The opinion of the court was delivered by: Richard J. Holwell United States District Judge
MEMORANDUM OPINION AND ORDER
Plaintiff Joseph Insinga brought this diversity action against Cooperatieve Centrale Raiffeisen Borleenbank B.A. and Rabobank Nederland asserting claims of age discrimination, retaliation, breach of contract, and fraudulent inducement under New York law. Plaintiff's claims for breach of contract and fraudulent inducement were dismissed upon defendants' motion for partial summary judgment. The remaining claims were tried before a jury from May 31 to June 9, 2006, and the jury returned a verdict in plaintiff's favor on the retaliation claim and in defendant's favor on the discrimination claim. On the retaliation claim, the jury awarded plaintiff $2.2 million in back pay and $300,000 in punitive damages. Plaintiff now seeks attorney's fees in the amount of $682,595, plus costs, pursuant to New York City Administrative Code section 8-502(f), as well as prejudgment interest on the back pay award in the amount of $557,500.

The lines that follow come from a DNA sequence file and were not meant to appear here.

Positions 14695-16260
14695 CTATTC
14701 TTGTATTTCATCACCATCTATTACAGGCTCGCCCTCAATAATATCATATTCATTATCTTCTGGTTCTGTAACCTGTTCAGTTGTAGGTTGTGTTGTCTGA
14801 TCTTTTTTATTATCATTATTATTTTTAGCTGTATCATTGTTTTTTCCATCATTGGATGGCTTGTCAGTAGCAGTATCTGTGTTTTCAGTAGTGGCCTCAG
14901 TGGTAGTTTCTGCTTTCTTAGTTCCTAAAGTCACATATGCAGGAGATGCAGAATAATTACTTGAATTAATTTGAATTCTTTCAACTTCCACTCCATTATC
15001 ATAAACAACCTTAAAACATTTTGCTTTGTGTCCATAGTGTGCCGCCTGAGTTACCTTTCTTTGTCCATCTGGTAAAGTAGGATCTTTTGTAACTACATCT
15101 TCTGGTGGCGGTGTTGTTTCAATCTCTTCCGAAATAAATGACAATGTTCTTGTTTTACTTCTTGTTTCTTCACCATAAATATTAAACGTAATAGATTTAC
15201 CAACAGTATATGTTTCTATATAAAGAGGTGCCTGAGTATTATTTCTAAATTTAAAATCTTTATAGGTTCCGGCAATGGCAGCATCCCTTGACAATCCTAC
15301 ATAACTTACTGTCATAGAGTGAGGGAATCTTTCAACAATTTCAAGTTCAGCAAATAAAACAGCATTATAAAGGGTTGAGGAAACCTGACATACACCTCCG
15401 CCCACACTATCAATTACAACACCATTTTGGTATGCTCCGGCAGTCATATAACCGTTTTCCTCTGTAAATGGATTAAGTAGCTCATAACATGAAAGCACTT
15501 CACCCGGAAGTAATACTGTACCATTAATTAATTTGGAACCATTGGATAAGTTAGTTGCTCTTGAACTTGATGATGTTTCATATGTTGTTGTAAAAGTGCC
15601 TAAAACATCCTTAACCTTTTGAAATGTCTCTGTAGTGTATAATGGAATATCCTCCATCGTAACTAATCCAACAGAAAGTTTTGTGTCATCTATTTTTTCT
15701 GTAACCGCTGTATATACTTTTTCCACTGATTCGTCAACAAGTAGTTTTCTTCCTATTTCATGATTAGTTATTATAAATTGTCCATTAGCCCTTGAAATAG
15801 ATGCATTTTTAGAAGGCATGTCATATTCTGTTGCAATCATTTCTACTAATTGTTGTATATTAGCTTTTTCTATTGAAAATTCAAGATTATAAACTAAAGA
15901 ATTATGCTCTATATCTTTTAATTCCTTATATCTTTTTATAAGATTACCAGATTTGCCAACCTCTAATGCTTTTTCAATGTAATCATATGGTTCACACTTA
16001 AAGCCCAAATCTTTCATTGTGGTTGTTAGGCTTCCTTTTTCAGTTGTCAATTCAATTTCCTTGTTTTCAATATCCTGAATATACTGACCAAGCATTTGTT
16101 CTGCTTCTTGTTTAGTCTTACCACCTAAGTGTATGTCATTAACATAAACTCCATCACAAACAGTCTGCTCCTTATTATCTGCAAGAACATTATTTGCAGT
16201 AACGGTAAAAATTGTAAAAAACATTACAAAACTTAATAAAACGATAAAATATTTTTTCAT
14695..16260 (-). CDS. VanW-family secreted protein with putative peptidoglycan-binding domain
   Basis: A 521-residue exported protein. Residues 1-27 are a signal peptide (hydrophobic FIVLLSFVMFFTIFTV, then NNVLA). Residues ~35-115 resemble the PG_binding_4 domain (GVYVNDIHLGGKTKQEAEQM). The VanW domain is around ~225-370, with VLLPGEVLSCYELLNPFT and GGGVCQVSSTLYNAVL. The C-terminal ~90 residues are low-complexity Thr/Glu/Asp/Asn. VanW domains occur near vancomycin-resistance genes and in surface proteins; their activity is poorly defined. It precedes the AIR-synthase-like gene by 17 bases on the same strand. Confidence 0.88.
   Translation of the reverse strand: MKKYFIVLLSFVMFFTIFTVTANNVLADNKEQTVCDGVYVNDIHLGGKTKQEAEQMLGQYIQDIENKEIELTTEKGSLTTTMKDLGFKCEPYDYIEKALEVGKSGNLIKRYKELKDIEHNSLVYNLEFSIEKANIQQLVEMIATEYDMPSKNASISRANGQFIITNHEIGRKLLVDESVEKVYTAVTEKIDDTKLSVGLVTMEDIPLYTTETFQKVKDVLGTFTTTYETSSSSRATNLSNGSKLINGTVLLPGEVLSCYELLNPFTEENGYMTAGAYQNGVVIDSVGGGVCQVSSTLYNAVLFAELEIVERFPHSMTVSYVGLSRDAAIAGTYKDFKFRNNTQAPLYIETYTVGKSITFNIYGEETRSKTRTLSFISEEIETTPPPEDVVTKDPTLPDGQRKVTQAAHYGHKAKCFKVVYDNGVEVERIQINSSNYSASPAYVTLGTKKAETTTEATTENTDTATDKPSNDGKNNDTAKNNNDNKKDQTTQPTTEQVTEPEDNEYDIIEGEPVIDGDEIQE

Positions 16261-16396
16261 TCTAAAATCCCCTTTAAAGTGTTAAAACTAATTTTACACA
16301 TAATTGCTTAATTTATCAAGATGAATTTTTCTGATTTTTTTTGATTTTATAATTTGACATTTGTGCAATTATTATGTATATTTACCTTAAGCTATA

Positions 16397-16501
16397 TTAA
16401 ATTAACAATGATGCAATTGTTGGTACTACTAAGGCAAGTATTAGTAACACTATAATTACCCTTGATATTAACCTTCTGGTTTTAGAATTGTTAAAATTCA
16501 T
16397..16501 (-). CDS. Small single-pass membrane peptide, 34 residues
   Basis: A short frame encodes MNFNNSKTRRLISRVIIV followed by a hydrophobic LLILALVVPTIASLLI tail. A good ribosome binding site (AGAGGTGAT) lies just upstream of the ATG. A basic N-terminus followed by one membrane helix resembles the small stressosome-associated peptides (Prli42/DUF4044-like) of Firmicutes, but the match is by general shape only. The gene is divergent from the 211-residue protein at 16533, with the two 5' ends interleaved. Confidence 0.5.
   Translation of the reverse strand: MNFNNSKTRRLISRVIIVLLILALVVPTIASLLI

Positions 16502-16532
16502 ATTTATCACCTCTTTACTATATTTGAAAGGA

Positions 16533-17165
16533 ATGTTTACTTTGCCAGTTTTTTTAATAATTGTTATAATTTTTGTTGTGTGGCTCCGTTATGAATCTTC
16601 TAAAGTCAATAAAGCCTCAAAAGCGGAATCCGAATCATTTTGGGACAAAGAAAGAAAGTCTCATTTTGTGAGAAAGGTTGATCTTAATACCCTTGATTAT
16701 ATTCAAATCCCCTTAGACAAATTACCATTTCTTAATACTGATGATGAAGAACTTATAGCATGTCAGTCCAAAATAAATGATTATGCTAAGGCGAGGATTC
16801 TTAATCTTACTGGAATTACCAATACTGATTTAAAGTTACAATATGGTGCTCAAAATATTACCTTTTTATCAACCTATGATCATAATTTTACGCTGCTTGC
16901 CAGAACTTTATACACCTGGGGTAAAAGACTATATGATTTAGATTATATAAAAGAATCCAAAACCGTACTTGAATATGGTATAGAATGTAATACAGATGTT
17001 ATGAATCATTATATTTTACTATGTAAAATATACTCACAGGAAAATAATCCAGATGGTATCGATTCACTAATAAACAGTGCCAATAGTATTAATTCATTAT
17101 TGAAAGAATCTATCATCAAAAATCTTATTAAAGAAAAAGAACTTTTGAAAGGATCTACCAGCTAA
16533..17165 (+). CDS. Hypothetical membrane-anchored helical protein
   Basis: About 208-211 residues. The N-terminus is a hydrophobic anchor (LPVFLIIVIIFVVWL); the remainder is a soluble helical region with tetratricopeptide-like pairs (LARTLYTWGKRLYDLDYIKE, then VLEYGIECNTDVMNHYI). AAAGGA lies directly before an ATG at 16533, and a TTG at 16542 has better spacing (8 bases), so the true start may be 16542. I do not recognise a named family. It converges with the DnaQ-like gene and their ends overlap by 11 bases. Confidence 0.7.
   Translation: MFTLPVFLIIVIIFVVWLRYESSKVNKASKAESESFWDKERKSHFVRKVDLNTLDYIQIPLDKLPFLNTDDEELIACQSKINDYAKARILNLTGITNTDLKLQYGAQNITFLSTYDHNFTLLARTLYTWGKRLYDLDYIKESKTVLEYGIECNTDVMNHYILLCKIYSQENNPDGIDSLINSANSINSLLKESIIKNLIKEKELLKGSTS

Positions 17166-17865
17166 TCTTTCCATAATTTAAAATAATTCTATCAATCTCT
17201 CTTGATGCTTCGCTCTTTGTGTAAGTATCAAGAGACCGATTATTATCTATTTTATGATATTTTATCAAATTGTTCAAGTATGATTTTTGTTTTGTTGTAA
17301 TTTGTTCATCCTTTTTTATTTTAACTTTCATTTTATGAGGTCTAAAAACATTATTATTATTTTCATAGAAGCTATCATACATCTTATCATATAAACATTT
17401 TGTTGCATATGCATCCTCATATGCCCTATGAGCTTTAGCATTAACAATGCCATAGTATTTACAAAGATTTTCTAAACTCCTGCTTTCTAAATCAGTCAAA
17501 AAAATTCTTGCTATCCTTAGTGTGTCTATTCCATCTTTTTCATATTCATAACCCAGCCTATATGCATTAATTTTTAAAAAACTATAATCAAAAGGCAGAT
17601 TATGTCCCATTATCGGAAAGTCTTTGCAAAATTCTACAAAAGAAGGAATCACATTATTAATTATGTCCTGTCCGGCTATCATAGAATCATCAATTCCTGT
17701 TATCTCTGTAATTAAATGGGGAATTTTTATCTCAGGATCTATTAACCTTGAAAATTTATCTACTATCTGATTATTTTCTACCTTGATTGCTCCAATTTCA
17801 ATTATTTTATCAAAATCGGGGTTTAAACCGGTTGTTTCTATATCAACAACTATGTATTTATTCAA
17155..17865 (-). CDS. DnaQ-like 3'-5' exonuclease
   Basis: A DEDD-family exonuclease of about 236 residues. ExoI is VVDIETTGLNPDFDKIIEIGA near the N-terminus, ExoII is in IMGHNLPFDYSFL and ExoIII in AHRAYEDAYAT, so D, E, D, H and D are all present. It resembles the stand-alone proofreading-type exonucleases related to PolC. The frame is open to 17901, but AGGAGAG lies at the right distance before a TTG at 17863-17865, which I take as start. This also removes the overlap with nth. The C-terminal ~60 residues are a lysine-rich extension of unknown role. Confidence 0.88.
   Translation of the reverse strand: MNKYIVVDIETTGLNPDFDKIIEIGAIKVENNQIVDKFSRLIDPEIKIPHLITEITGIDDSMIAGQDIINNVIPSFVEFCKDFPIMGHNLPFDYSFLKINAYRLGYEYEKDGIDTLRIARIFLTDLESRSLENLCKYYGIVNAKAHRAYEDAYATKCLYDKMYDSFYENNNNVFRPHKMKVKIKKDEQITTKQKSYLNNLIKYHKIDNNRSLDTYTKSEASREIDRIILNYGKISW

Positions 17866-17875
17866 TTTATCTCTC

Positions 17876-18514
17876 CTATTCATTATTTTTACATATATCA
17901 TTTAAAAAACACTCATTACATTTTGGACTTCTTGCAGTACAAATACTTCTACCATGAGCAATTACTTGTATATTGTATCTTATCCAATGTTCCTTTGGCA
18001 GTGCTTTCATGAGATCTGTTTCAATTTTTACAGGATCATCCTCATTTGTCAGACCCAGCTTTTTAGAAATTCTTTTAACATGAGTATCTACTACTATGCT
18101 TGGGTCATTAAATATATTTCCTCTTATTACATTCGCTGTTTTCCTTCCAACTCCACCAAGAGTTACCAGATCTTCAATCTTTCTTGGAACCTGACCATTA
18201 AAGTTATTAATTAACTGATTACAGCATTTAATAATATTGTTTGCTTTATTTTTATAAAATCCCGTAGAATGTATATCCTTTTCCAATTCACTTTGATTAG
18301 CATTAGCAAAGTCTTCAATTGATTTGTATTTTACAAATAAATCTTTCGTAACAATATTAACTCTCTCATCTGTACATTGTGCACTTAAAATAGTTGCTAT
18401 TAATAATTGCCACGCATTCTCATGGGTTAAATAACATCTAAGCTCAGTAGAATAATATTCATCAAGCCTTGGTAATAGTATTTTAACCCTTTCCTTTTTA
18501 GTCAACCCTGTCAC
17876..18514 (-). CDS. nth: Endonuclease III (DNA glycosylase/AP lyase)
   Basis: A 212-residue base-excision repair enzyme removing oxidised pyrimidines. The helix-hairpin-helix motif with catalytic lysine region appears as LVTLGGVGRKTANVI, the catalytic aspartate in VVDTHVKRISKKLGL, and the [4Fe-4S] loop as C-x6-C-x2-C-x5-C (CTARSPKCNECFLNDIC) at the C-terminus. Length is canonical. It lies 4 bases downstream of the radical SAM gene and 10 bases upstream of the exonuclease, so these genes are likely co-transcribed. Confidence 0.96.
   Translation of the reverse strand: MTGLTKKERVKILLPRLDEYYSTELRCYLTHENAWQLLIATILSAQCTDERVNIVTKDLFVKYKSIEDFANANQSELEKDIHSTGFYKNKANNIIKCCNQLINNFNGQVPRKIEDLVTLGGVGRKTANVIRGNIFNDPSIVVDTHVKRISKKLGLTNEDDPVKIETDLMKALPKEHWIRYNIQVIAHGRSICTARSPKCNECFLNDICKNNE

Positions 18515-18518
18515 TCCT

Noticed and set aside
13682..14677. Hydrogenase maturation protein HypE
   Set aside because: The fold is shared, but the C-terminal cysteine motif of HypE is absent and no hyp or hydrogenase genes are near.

The Second Circuit uses the "lodestar" method to determine the amount of attorney's fees to award. The lodestar method requires determining the reasonable hourly rate for each participating attorney and the reasonable number of hours expended, and multiplying the two figures together to obtain the lodestar amount. See LeBlanc-Sternberg v. Fletcher, 143 F.3d 748, 763--64 (2d Cir. 1998). "The lodestar amount represents a presumptively reasonable fee award, but the court may use its discretion to increase or reduce the amount based on the particular circumstances of the case." Tlacoapa v. Carregal, 386 F. Supp. 2d 362, 369 (S.D.N.Y. 2005) (citing LeBlanc-Sternberg, 143 F.3d at 764). While defendants acknowledge that plaintiff is entitled to reasonable fees, see Farrar v. Hobby, 506 U.S. 103 (1992), they challenge plaintiff's application on a variety of grounds.